The former Coventry centre has recently become Cambridge’s new defence coach after retiring from playing at the age of 27. Photo Credit: Nick Meredith

“For me it wasn’t a hard decision to make,” says Heath Stevens, almost before the question has finished. The question is about his choice to retire from rugby at the age of 27 and whether there were any doubts in his mind about hanging up the boots.

The former centre announced his retirement from the sport earlier this year, partly due to the wear and tear his body has suffered, but also because he wanted to follow a different path in the sport.

Stevens has now traded the Saturday afternoons with Coventry in the Championship to pursue his coaching aspirations and at the same time, he will also be balancing his carpentry work. Having made over 140 appearances for Cov across two spells, he has recently taken up the defence coach role at National One side, Cambridge.

“I loved playing and I don’t think that will ever change, but my body wasn’t allowing me to do things that I’d been good at. I was struggling with my knee and did have other aspirations.

“With the funding cuts in the game and with the issues we have had with Covid, it did seem like the right time to go and jump into another career, rather than prolonging a playing career. It also gave me the opportunity to go back into my carpentry so I have got a foot in both camps. Now I am happy balancing both. You have to enjoy the decisions you make.”

His choice to retire clearly wasn’t down to any lack of enjoyment during his playing days. With Coventry, Stevens was integral in helping his side return to the second tier of English rugby in 2018 and he went on to captain the Midlands club in the Championship. In between his two stints at the Butts Park Arena, he also spent time with London Welsh and Worcester Warriors.

“I loved being at Coventry,” Stevens says. “I was obviously with London Welsh and I enjoyed it there. What Coventry gave was the enjoyment back for me because of what happened with London Welsh [going into liquidation], but also, I am based in Northampton so that was also another attractive prospect for me.

“I learnt an awful lot in terms of leadership. I loved that and that stands me in good stead, not just in rugby or work, but actual life so being able to read groups and develop conversational skills around how people work has been beneficial.”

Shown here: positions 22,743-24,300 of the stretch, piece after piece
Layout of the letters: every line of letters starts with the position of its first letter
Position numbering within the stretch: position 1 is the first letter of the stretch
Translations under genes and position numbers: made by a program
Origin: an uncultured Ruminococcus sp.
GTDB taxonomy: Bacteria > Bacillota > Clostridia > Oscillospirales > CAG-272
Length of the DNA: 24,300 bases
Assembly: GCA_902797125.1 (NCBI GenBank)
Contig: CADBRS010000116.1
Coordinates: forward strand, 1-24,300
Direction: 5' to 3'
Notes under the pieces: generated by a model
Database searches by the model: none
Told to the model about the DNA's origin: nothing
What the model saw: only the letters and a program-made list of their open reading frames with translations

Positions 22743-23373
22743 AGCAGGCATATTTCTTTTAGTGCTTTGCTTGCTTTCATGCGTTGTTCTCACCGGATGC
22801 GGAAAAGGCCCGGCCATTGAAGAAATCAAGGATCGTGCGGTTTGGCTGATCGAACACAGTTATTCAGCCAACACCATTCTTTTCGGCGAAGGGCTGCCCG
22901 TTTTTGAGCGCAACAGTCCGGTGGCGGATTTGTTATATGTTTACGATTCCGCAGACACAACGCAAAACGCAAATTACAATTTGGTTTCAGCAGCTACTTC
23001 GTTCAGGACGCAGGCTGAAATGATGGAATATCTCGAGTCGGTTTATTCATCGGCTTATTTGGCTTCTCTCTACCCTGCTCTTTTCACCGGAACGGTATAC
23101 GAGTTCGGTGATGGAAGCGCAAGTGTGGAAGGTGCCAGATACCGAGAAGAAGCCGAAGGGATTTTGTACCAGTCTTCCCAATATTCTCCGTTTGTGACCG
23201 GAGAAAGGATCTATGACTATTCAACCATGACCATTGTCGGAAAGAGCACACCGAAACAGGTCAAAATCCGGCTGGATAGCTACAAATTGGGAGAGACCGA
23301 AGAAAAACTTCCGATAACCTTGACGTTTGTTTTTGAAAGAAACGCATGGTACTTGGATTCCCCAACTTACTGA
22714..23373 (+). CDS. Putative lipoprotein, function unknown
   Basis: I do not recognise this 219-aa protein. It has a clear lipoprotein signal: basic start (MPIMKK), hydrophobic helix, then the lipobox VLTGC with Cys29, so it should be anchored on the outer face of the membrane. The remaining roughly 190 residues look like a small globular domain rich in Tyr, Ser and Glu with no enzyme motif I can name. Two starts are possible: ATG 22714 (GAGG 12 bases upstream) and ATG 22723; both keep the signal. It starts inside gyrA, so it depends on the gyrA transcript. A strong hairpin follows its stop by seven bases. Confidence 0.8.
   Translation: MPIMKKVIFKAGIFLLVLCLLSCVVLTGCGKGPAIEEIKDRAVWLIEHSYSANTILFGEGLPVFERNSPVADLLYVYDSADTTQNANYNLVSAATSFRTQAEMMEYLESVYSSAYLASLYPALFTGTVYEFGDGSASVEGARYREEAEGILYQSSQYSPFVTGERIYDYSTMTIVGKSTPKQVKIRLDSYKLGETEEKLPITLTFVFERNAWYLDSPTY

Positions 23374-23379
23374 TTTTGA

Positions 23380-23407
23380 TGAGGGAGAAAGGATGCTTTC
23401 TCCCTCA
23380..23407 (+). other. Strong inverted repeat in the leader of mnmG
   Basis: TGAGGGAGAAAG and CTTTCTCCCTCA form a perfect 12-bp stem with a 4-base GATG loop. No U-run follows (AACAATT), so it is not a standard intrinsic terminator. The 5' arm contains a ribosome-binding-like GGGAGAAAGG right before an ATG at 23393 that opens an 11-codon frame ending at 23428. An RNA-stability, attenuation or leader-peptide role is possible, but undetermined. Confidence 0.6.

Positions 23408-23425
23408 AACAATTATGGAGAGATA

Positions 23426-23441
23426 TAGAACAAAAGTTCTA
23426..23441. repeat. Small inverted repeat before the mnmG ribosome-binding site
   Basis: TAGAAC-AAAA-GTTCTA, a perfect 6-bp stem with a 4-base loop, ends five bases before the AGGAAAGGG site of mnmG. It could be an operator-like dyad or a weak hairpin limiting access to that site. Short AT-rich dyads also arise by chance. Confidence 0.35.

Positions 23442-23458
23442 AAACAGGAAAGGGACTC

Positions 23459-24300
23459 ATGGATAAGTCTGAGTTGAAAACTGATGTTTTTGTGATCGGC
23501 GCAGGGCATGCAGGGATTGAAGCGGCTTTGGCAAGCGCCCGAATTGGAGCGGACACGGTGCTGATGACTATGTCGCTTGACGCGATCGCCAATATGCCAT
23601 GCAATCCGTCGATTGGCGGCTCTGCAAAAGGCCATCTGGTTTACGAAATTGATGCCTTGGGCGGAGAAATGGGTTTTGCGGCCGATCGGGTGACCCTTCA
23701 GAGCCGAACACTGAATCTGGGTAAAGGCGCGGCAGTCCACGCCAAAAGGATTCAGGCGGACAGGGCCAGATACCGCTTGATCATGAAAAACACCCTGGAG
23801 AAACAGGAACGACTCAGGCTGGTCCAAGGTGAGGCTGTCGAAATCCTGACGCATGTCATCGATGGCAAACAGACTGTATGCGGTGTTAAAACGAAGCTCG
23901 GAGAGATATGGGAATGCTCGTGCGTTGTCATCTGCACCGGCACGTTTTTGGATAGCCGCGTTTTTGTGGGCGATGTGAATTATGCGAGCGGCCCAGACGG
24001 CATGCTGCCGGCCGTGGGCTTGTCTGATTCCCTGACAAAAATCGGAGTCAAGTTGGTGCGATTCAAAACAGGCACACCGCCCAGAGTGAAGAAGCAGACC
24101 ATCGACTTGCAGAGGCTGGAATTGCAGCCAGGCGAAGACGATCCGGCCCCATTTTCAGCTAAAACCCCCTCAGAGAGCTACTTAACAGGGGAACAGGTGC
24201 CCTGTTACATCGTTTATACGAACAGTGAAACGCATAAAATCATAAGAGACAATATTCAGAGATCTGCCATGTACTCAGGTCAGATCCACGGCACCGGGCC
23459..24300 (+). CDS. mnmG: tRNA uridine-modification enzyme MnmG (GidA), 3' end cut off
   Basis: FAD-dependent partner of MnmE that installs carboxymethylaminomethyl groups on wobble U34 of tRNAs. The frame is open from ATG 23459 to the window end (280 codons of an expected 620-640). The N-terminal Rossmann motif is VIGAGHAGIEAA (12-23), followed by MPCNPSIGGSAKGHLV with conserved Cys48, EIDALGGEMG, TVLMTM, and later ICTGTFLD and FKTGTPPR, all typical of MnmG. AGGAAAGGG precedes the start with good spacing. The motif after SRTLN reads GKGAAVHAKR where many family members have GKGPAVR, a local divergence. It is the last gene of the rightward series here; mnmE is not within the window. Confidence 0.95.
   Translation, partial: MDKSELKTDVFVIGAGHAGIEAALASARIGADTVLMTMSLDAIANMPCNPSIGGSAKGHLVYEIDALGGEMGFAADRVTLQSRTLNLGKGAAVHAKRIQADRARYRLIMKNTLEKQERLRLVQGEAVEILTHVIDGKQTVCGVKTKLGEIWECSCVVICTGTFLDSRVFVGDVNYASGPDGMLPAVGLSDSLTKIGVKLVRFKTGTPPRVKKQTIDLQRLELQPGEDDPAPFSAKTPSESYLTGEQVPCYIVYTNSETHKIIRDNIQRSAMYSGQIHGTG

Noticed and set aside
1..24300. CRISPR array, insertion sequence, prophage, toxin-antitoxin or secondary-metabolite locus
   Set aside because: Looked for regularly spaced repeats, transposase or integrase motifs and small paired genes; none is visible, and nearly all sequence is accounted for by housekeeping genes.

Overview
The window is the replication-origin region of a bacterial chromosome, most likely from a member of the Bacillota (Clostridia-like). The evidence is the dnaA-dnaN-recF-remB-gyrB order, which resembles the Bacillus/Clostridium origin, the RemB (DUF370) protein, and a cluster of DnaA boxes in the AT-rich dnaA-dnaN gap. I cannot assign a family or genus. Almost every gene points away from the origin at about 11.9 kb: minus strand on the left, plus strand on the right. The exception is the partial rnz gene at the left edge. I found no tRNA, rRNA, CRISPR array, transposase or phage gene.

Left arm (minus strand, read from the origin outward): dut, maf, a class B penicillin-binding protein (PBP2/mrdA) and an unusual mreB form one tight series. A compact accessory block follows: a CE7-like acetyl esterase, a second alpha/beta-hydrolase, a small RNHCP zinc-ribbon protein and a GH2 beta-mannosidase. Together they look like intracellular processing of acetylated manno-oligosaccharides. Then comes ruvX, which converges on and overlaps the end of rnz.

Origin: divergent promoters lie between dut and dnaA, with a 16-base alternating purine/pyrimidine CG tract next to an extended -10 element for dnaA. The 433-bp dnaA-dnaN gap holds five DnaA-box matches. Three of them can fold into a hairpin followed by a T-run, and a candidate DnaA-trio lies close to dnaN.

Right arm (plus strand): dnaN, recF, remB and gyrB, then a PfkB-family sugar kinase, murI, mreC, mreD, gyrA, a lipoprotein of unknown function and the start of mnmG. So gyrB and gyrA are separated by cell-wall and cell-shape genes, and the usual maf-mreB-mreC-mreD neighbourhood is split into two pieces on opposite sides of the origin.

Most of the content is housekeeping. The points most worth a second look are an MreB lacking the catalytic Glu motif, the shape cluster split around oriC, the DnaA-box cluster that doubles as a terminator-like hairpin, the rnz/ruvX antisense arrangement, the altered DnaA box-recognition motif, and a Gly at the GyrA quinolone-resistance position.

Those attributes have also been enhanced due to Stevens’ experiences within coaching environments prior to his move to Cambridge. He has worked with Northampton Saints’ EPDG [Elite Player Development Group] as well as Coventry’s Development XV and local club Bugbrooke. “I think that is a great place to start by experiencing as many different environments as you can. I have still got a lot to learn now, but Cambridge will be a great place to learn in terms of working with Richie Williams and Dan Richmond.”

The move between Cambridge and Coventry has become a well-trodden path in recent years, ever since Director of Rugby Rowland Winter swapped Volac Park for the Midlands back in 2016. Since then, a handful of players have represented the two sides in some capacity and Stevens is the latest person to add both clubs to his CV.

In fact, the link between the two teams is why Stevens was able to step straight into a role with Cambridge after announcing his retirement. “Towards the back end of this season, we had a few guys from Cambridge at Coventry and I mentioned to them what they did defensively and who was kind of heading that up for them,” adds Stevens.

“They didn’t really have anyone to do it so I wondered whether there was a possibility of doing it. I got Richie’s number off a couple of the guys and shot him a message just saying whether there would be any potential to meet up. We had a good chat and things went from there. He’s got some great visions for the club. I’d heard some great things about Richie and I have played against Cambridge a number of times so it seemed like a great opportunity to get involved.”

Williams has already said the 28-year-old ‘will give balance’ to the Blood and Sand’s coaching set-up next season due to the fact the former centre has only recently hung up his boots. The success he was able to achieve in National One with Coventry also carries a lot of weight and Stevens hopes he can add value at Volac Park.

“The understanding of how the playing group are feeling and being able to translate that across in a manner that can connect with them will be key,” Stevens says. “Coaching is all about learning about the person and how the person learns. You can get the best from them by basing your coaching around that. A lot of my coaching will be based on how the person operates and how they are as people and only then can you get the best out of them.”

Stevens’ arrival at the National One club can only be seen as a positive. Despite a curtailed end to the 2019/20 campaign due to the coronavirus pandemic, Cambridge were able to take steps forward this year after narrowly avoiding relegation in the previous season.

Following the RFU’s calculations to determine the final league standings, Williams’ side finished 10th this time around and Stevens, who is still waiting to meet the whole squad, is keen for the club to continue their progress whenever the 2020/21 term begins.

“Stuff at the minute has all been over Zoom,” he adds. “It is good, but it is obviously not the same as meeting someone face to face. If I can add anything to the vision which Richie has got, that would be great. I think they have already got some really good foundations laid.

“I am hoping I can add what I know in terms of defence, work rate, having that mentality to get the ball back quicker to then launch Richie’s fantastic attack. I am looking forward to working on all of this and developing too and seeing where this squad can go.”